Bad Tax Idea: Bad recordkeeping.

How many times has it been tax time and you were putting your paperwork together and realized that you forgot something? Or even worse, that you lost your receipts that you had paid cash for. This will makes difficult at tax time when you are trying to piece together what you can take as a deduction or as an expense.

Good Tax Idea: Get an expanding folder or large plastic container with a lid and start to collect in envelopes your receipts. Label each envelope with its respective category – medical, business, expenses, children’s college, rental property, quarterly taxes paid etc. Once a month, take totals for everything you have for that month and keep a running total on an electronic spreadsheet or word processing document of your choice.

If you have a business you should know better and have accurate and detailed books. Running software isn’t going to help you if you don’t take the time to enter the data into the system and periodically take a pulse as to how the business is running.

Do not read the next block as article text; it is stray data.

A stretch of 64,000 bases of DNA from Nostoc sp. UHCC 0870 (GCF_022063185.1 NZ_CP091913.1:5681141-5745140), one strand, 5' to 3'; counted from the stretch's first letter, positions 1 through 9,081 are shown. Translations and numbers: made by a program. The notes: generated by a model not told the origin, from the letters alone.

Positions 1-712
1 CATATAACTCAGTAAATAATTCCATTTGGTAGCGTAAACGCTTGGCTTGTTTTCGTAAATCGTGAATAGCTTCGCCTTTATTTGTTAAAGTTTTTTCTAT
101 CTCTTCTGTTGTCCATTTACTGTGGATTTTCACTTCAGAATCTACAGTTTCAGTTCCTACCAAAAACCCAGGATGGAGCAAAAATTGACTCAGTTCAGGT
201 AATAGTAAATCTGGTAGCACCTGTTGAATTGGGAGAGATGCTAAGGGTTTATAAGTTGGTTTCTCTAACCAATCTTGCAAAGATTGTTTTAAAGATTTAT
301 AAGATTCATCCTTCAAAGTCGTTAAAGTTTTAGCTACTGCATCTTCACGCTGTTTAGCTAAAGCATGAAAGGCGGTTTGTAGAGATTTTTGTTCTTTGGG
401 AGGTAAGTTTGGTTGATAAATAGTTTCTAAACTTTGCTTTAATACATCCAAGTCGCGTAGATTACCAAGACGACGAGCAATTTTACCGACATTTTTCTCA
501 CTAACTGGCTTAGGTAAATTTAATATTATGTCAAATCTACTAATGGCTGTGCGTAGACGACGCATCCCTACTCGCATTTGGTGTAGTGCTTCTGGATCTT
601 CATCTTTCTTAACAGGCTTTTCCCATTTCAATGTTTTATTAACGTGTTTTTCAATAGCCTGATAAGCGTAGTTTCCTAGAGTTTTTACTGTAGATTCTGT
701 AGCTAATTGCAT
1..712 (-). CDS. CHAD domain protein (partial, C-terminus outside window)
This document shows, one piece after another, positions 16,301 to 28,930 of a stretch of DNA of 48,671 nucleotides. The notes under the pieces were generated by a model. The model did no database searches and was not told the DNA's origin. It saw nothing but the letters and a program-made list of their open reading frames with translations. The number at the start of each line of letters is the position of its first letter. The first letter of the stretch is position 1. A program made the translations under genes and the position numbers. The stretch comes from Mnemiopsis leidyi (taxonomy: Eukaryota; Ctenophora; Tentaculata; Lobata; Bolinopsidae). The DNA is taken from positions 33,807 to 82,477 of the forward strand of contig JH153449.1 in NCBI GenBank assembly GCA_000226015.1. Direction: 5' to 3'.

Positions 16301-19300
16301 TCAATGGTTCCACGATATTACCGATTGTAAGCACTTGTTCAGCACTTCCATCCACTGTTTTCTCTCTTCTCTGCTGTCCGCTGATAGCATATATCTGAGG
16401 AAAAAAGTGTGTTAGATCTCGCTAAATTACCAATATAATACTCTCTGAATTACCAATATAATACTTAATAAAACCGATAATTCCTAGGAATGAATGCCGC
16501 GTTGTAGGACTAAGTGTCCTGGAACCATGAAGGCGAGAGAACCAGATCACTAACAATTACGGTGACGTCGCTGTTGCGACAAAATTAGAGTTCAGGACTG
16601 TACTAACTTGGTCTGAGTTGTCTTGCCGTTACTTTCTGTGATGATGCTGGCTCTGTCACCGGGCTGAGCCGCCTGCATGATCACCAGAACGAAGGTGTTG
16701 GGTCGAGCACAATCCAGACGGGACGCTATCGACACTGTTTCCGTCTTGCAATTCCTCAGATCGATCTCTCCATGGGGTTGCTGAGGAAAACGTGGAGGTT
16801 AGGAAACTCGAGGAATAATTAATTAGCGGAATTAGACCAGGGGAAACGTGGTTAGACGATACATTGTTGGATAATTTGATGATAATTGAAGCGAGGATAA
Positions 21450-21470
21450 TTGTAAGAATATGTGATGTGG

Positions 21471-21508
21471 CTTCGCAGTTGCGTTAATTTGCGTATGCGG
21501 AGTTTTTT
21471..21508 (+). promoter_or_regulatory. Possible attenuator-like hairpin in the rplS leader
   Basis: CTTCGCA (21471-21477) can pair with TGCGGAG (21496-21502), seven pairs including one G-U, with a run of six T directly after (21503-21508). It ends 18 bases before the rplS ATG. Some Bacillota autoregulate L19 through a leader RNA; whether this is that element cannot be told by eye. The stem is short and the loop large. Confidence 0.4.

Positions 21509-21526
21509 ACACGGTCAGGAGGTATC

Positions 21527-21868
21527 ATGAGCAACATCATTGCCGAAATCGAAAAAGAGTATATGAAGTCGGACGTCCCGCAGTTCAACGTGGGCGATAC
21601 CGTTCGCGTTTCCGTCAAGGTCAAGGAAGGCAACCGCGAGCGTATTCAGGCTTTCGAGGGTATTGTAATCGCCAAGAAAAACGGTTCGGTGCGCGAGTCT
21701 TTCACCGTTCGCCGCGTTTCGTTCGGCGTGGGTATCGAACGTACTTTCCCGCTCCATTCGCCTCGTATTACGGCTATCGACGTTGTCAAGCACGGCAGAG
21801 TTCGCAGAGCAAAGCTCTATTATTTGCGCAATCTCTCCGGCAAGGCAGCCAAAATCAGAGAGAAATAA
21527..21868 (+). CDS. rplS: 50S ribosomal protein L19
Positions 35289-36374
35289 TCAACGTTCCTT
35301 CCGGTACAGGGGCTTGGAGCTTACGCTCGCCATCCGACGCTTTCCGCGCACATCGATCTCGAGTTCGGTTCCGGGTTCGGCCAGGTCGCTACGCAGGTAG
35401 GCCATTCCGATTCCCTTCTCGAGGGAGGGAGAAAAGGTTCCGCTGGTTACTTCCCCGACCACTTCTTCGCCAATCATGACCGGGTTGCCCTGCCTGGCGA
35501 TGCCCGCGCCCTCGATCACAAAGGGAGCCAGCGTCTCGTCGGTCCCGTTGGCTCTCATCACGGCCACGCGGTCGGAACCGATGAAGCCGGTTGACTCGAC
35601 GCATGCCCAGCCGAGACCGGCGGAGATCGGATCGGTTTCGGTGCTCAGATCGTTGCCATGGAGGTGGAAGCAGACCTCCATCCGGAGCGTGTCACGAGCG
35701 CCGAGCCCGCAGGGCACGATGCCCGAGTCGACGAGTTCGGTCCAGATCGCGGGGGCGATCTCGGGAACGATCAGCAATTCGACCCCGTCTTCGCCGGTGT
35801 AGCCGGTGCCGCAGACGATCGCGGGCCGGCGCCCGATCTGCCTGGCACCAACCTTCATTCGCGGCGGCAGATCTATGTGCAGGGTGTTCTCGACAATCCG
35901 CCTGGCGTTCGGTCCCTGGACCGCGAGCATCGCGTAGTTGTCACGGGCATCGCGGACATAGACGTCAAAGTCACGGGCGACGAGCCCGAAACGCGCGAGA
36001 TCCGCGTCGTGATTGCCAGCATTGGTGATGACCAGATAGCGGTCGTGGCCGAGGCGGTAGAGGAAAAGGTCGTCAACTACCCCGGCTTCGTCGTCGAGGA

Set up one date where you can take inventory and see if you have all the bank statements, credit card receipts, customer invoices, etc that you need to help determine accurately what state your finances are in and what your tax situation is.

If it looks like you are earning more money than you thought, congratulations. Make sure you are putting enough aside to cover quarterly taxes or have additional taxes withheld from your “day W-2” job.

If it looks like you might be paying too much, adjust the payments down but be careful that you don’t accidentally go the other way and end up not having enough withheld or paid for that quarter!

The other part of this is please make sure that at tax time you have SUMMARIES of the different categories that are using and don’t resort to having to dig into your folders (or, gasp, shoebox) to get receipts. Whether you do your own taxes on the web or with software or go to a professional, you want to save time and aggravation by having everything accessible.

You’ll thank me for this later…

Kim Greenblatt

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